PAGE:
Browsing by Subject "Community interactions"

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  • Amin, Md. Tarique (Helsingfors universitet, 2016)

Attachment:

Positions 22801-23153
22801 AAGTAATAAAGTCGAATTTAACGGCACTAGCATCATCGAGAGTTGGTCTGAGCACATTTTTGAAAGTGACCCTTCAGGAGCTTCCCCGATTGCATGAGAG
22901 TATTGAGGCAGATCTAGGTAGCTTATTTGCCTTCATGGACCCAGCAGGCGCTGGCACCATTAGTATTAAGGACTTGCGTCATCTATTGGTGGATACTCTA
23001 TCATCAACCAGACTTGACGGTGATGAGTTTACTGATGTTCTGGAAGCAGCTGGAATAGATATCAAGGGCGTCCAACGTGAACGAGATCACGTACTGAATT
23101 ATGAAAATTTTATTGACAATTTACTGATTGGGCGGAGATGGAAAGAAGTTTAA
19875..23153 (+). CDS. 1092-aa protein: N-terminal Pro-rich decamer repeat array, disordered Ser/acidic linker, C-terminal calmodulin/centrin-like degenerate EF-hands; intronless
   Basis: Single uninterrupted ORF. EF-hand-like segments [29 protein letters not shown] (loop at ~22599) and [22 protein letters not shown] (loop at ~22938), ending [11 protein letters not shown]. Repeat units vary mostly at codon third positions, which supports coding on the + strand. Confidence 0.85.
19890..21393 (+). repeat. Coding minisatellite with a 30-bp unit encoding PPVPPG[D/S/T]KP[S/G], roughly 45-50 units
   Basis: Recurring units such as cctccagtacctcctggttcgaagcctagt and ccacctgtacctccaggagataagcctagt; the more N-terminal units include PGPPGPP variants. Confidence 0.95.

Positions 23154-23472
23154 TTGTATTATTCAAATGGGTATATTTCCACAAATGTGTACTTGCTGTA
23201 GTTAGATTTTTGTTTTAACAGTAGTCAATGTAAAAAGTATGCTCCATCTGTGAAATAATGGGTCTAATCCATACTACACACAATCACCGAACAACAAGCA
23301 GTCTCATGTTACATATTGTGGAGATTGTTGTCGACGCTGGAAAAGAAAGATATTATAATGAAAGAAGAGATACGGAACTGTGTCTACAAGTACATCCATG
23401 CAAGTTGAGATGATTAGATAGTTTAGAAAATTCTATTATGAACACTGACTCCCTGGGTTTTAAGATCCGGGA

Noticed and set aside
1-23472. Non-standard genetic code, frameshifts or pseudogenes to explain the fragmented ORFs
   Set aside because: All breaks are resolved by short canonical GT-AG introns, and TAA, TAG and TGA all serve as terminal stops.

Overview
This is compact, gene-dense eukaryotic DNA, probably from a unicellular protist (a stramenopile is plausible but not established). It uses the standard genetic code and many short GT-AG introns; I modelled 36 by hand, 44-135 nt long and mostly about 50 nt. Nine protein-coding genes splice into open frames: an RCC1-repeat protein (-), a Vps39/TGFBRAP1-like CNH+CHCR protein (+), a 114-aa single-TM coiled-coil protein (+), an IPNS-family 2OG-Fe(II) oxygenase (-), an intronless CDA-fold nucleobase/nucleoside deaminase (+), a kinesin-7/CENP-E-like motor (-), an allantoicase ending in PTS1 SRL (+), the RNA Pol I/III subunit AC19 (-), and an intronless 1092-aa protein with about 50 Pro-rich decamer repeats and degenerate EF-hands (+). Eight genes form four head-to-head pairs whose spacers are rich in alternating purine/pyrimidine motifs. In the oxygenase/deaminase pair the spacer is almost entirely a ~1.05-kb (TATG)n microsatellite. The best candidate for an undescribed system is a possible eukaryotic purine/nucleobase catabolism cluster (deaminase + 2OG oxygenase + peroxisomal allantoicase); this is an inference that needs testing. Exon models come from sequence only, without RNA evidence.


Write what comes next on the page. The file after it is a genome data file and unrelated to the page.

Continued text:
Plants interact with mutualists and antagonists both below- and aboveground. However, while we know much about the distribution of plants and their aboveground attackers, we lack a thorough understanding of the distribution of the belowground biota. Importantly, recent research shows that the below- and aboveground biota can interact, and there are numerous factors both belowground and aboveground that are involved in these interactions. It is difficult to assess these dynamic interactions that occur within complex communities and which may affect and alter community structure both belowground and aboveground. Here, I set out to investigate these ecological interactions within a plant-mycorrhiza-insect system. I concentrated exclusively on the role of mycorrhizae as the belowground player. I used the larvae of the Glanville fritillary butterfly (Melitaea cinxia) as an aboveground herbivore. I measured the performance of the herbaceous plant (Plantago lanceolata) and the insect larvae to make inference on the plant response and plant-mediated interactions. My results showed that the growth of the experimental plant, P. lanceolata, was, on average, not directly affected by mycorrhizal treatment. Instead, plant-lines responded differently to the impact of mycorrhizal inoculation. This outcome possibly suggests that plant genotypes coming from different populations are interacting differently (in terms of plant growth) to the mycorrhizal treatment. Similarly, aboveground larvae feeding on the same host plant also responded differently to the impact of mycorrhizal inoculation. Larval performance in terms of growth and days to diapause significantly differed between larval families. It may suggest that these features of larval performance might depend more on their family background compared to the type of host plants (with or without mycorrhizae) they are feeding on. Overall, my findings suggest that mycorrhizal fungi affect the performance of the plant and the insects that feed upon the plant, but that genetic variation exists among both plants and larvae in how they are affected by mycorrhizal infection.